Shadow Banking and the unintended consequences of QE and other central bank policies

First of all, let’s try to understand a bit more what is Shadow Banking:

http://www.investopedia.com/terms/s/shadow-banking-system.asp

Definition of ‘Shadow Banking System’

The financial intermediaries involved in facilitating the creation of credit across the global financial system, but whose members are not subject to regulatory oversight. The shadow banking system also refers to unregulated activities by regulated institutions.

Investopedia explains ‘Shadow Banking System’

Examples of intermediaries not subject to regulation include hedge funds, unlisted derivatives and other unlisted instruments. Examples of unregulated activities by regulated institutions include credit default swaps. 

The shadow banking system has escaped regulation primarily because it did not accept traditional bank deposits. As a result, many of the institutions and instruments were able to employ higher market, credit and liquidity risks, and did not have capital requirements commensurate with those risks. Subsequent to the subprime meltdown in 2008, the activities of the shadow banking system came under increasing scrutiny and regulations

Wiki also comes up with a good overview: http://en.wikipedia.org/wiki/Shadow_banking_system

 

What is important to keep in mind is that Central Banks  (the FED is the champion of the QE cause) are very keen in maintaining a good quality of  their balance sheet and for this purpose…. they acquire only best quality assets.  The consequences of buying junk assets could be disastrous and lead to a loss of credibility which could translate into a currency crisis.

I came across quite a few articles and info regarding the importance of shadow banking and in fact… it is very difficult to really estimate the market size of this “animal”. What we can assess is that it is in fact VERY VERY VERY LARGE. (10s of trillions of USD). However… its importance has grown a lot during the last 20 years and has become a central piece of the credit market. It has also been a central piece of the 2008-2009 maket meltdown and it is quite amazing how misunderstood still… this market is for most of us.

One of the principal charateristic of Shadow Banking is to feed on collateral !  Today…. the fight of the giants is for good quality collateral and Central Banks directly compete with the needs of the Shadow Banking. Ellen Brown  in her writing : Collateral Damage: QE3 and the Shadow Banking System | WEB OF DEBT BLOG   has written a very good piece about the unintended consequences of QE among  quite a few others (just search  shadow banking collateral  on the internet if you are interested) .  The fact are that balance sheet asset expansion by central banks compete with the market place and distort asset prices and market behaviour. QE is one form, the SNB CHF/EUR pegg is another one etc… and all want good quality asset (usfelul collateral)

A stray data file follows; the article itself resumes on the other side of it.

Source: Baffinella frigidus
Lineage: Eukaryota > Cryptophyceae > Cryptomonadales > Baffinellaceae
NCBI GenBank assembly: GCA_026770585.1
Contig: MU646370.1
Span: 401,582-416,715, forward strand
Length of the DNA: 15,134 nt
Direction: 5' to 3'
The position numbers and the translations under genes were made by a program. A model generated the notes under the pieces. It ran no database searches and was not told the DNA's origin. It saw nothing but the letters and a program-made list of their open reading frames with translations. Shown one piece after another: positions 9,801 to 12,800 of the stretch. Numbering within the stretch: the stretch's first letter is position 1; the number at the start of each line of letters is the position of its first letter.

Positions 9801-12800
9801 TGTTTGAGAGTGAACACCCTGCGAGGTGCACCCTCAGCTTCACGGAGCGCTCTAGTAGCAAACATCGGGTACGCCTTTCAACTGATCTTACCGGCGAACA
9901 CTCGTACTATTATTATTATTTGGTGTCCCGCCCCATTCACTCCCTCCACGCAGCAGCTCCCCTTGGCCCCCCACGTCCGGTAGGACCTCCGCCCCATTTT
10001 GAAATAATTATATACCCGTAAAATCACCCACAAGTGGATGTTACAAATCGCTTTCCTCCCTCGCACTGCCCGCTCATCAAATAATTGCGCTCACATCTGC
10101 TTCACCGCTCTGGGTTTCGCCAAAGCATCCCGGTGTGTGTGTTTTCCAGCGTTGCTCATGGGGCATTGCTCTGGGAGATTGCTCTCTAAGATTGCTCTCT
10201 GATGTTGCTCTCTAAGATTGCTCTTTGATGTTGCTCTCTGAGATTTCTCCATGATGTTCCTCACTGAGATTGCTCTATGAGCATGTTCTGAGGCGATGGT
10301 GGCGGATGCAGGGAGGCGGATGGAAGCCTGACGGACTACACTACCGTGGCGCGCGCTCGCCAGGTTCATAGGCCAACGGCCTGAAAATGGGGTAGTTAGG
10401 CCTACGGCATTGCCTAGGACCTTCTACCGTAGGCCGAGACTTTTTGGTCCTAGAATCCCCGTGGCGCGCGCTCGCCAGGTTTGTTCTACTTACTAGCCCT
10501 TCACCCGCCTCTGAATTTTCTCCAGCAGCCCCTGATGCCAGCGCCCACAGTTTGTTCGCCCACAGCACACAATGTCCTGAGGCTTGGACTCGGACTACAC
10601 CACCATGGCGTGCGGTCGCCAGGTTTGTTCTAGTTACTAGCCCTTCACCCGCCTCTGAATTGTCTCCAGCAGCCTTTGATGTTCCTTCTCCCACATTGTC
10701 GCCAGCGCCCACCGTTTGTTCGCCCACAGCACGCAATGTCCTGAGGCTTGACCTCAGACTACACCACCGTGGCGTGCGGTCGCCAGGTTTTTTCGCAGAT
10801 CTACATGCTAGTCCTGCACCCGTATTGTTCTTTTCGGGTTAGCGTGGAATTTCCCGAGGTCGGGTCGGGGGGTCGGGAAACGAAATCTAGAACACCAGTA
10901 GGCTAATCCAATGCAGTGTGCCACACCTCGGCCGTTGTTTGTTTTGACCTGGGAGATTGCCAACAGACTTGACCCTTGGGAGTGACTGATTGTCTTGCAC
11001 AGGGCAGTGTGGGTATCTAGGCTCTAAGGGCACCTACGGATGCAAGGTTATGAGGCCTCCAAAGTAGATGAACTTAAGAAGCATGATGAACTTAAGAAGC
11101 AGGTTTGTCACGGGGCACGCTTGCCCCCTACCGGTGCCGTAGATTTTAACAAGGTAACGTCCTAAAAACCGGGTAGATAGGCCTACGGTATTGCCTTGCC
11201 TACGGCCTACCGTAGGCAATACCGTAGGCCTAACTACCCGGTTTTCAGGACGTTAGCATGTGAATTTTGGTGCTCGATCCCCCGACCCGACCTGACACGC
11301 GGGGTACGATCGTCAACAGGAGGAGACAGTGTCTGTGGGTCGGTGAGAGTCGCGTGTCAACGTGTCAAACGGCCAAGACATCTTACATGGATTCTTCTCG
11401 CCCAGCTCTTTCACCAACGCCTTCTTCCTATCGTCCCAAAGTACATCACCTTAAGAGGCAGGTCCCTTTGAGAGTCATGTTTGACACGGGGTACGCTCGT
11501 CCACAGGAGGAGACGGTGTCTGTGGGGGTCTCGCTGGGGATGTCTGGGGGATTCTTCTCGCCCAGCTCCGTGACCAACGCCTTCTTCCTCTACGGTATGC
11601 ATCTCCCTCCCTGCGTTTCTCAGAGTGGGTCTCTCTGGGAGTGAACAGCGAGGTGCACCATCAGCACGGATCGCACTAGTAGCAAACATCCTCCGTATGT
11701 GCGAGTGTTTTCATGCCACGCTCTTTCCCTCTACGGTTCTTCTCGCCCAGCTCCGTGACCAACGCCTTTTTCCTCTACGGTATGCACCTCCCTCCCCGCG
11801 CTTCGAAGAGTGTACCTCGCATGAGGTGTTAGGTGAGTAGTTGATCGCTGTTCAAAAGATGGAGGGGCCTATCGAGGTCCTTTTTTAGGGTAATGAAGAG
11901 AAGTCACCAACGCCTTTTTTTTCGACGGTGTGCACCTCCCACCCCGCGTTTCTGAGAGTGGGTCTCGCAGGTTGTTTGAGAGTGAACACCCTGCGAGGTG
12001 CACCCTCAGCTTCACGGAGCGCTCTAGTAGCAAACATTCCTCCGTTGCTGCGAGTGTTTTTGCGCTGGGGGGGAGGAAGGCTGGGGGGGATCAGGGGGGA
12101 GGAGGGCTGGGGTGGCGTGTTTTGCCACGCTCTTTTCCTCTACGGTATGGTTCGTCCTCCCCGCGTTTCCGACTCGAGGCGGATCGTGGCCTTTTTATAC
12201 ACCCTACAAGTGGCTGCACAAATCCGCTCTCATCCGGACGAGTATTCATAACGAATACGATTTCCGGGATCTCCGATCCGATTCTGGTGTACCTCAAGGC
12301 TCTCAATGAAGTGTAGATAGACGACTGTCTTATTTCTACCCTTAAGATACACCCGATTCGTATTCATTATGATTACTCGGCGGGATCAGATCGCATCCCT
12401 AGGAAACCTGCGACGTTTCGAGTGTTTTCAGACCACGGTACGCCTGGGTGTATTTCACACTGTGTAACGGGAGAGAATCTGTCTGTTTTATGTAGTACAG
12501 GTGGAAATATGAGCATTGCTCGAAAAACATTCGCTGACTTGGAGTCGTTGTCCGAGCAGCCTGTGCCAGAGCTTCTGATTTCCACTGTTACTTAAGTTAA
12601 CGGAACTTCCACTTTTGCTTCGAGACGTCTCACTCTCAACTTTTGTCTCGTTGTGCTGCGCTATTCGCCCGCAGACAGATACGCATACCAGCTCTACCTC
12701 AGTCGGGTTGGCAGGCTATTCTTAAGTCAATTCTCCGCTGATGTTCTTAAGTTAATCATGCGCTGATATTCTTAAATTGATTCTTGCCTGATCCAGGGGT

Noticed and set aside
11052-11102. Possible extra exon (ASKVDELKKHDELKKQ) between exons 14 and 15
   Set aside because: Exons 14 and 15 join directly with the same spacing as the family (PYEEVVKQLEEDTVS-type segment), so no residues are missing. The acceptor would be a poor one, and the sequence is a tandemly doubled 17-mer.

it is amazing to observe that even with the credit spreads compression across the board we have witnessed until Q1 2013…. credit expansion has remainded very tame. Credit demand is constraint and willingness to lend with lower quality collateral is also a problem.  JPM London Whale was maybe  just the tip of the iceberg of desperate institutions trying to increase their ROI as …. unintended consequences of policy makers who do not really understand what the real life is.

Once more…. watch out with whom you bank ( https://relativemoney.wordpress.com/2013/09/10/select-where-and-with-whom-you-wanna-bank/ )

 

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One thought on “Shadow Banking and the unintended consequences of QE and other central bank policies

  1. Pingback: Shadow banking and collateral | Relativemoney's Blog

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